The YWCA of Nashville and Middle Tennessee have announced a collaboration with security camera company Ring to provide 1,000 Ring video doorbells and security cameras to survivors of domestic violence.
Recipients of the devices will receive a free Basic Ring Protect Plan subscription for the life of each device.
The cameras will be distributed on a case-by-case basis. There's no location requirement. Kate Davis, chief of staff at the YWCA, said the eligibility requirements are loosely defined as victims of domestic violence, sexual violence, harassment or stalking.
The main requirement is the survivor can't be living in the same home as the abuser.
The cameras will also be distributed through community partners such as End Slavery, Agape, Legal Aid and the Hispanic Family Foundation.
Sharon K. Roberson, YWCA president and CEO, called the partnership a "game changer for survivors."
"This is just an extra tool that they can use as part of their survival plan," she said.
Rusty Burdge, a YWCA board member, shared her personal story of surviving domestic violence. She stayed in the YWCA's Weaver Center, the largest domestic violence shelter in Tennessee, in the winter of 2008 to 2009.
Burdge was stalked by her ex-husband for over a year. He would break into her home, threaten her kids and slash her tires.
She described the trauma of constantly wondering what her stalker was doing and where he was. She said she wished she would have had access to a Ring camera when she was dealing with her stalker.
"To be able to have this, to be able to give this to survivors is going to help speed up their recovery and to be able to come into a sense of peace so much more quickly," she said.
She also said the cameras would be a deterrent to drive-bys, creepy messages and items left on the porch by abusers because they would be caught.
In addition to the cameras, Amazon and Ring donated $25,000 to the YWCA.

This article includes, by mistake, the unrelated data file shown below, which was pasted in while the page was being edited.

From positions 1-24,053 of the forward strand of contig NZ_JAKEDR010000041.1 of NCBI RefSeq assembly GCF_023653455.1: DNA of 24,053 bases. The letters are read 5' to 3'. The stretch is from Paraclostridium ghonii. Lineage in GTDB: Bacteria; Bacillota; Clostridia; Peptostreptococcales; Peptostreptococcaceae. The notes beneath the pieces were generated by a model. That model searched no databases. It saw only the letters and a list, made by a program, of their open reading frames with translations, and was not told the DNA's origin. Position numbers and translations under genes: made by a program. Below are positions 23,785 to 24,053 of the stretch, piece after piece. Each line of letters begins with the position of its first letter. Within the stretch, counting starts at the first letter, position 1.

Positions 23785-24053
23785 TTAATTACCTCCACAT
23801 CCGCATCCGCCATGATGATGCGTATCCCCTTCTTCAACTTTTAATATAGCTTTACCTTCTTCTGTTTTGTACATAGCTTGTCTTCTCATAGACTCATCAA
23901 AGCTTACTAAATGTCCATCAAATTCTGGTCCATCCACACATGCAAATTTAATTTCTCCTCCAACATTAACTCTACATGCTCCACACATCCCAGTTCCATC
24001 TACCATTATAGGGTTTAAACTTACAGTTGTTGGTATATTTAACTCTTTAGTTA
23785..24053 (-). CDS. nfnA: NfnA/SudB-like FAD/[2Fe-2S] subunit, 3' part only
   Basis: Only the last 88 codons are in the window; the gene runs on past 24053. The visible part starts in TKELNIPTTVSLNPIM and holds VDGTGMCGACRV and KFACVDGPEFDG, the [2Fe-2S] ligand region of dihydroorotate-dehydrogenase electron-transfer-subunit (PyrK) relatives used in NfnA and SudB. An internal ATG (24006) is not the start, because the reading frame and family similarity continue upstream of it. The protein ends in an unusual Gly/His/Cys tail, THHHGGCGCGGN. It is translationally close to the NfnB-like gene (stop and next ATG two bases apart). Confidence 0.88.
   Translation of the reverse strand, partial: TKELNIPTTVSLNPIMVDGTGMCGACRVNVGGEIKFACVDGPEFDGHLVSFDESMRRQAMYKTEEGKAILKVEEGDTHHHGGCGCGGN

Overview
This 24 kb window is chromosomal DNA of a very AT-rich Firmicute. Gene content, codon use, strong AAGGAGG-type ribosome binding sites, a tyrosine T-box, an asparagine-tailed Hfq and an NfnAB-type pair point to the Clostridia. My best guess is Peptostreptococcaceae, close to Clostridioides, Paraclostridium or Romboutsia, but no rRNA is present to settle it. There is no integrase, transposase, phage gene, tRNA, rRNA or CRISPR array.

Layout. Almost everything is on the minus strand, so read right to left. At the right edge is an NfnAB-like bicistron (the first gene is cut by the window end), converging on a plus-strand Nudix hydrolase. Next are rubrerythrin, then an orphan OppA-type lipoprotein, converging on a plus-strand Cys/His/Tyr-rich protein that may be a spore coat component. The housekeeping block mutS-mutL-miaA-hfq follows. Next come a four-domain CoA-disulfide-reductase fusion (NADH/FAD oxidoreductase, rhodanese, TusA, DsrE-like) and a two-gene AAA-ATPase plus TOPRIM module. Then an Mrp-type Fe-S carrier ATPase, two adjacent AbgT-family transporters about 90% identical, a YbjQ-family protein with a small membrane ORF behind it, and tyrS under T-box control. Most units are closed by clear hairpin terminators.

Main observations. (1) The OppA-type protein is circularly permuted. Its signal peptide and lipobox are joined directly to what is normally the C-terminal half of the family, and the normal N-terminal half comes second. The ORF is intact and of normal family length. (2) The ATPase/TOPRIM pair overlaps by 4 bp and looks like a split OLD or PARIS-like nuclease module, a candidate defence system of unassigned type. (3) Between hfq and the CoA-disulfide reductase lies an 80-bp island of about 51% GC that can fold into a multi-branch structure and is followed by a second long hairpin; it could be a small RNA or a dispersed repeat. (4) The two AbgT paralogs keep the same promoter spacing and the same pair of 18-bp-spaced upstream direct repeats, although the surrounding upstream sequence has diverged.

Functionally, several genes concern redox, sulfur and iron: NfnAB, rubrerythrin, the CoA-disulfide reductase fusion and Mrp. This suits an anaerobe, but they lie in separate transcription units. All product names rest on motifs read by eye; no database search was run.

Roberson didn't know the donation was happening and was visibly surprised.
"Our mission is critical, and we want all women and children to be safe in the community. That will go a very long way to add to money that will be well-spent to keep them safe," she said.
The money will go toward the budget to be used for the Weaver Center, Roberson said.
Nashville Mayor John Cooper and Tennessee Secretary of State Tre Hargett were on hand at Monday's ceremony.
"Community safety has to be our No. 1 priority," Cooper said as he thanked the YWCA for their work with domestic violence survivors.
This year, there have been 15,300 domestic violence reports in Nashville, Cooper said. Every 20 minutes, police in Nashville answer a domestic violence call.
Hargett shared about the state's Safe at Home program that shields addresses of domestic violence victims from publicly available channels. Survivors are given a substitute address that can be used as an official mailing address.
He said the donation from Amazon and Ring would be a life-saving, generational-impacting gift.
"The real victory are the stories that we're not going to have to hear about," Hargett said.
If you or someone you know is in a domestic violence situation, you can call the YWCA’s 24-hour crisis and support help line at 800-334-4628. The YWCA’s Domestic Violence Crisis text line is 615-983-5170.